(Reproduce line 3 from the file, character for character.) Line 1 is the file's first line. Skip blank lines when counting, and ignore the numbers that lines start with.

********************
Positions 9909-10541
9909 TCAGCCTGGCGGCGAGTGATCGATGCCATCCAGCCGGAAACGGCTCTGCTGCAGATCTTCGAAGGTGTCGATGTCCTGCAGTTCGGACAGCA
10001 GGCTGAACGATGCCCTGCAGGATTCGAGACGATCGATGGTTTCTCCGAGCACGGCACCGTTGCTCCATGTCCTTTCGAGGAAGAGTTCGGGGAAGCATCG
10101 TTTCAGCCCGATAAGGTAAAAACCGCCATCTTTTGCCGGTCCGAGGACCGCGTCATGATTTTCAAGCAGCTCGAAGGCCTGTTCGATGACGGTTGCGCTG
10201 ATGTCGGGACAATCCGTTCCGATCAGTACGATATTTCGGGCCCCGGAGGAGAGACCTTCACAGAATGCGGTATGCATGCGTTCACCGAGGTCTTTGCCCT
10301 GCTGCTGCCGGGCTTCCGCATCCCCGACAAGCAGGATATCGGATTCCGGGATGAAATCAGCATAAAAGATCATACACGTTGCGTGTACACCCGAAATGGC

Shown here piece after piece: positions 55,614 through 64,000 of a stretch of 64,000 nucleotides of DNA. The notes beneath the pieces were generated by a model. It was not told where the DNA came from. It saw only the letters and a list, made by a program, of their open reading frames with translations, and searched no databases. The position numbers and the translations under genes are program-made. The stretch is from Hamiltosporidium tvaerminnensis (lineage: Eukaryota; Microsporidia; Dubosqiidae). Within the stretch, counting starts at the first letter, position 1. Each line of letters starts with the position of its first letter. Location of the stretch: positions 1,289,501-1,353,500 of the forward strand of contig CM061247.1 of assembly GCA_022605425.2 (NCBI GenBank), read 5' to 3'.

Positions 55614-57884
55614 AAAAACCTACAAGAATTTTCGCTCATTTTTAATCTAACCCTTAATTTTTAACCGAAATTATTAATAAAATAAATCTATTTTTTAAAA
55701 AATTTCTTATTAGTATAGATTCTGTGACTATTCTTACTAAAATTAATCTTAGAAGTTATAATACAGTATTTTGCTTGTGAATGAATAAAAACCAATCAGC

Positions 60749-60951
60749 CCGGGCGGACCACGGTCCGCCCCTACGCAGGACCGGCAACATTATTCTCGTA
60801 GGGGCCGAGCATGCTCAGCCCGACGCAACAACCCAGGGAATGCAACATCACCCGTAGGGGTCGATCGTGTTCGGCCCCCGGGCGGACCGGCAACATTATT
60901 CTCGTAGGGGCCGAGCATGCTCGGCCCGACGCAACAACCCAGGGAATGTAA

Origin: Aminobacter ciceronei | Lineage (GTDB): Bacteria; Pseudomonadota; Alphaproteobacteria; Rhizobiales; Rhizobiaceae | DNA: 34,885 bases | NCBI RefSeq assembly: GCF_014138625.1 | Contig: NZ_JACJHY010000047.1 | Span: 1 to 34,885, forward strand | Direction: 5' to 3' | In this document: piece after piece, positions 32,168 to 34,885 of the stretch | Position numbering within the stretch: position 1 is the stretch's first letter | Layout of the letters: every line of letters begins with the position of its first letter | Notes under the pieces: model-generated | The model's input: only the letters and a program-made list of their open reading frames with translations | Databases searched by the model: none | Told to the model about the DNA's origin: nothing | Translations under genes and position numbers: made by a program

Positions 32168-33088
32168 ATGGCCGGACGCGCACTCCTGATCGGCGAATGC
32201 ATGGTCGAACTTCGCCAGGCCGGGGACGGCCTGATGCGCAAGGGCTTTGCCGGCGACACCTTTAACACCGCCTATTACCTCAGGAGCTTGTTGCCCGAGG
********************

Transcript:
10001 GGCTGAACGATGCCCTGCAGGATTCGAGACGATCGATGGTTTCTCCGAGCACGGCACCGTTGCTCCATGTCCTTTCGAGGAAGAGTTCGGGGAAGCATCG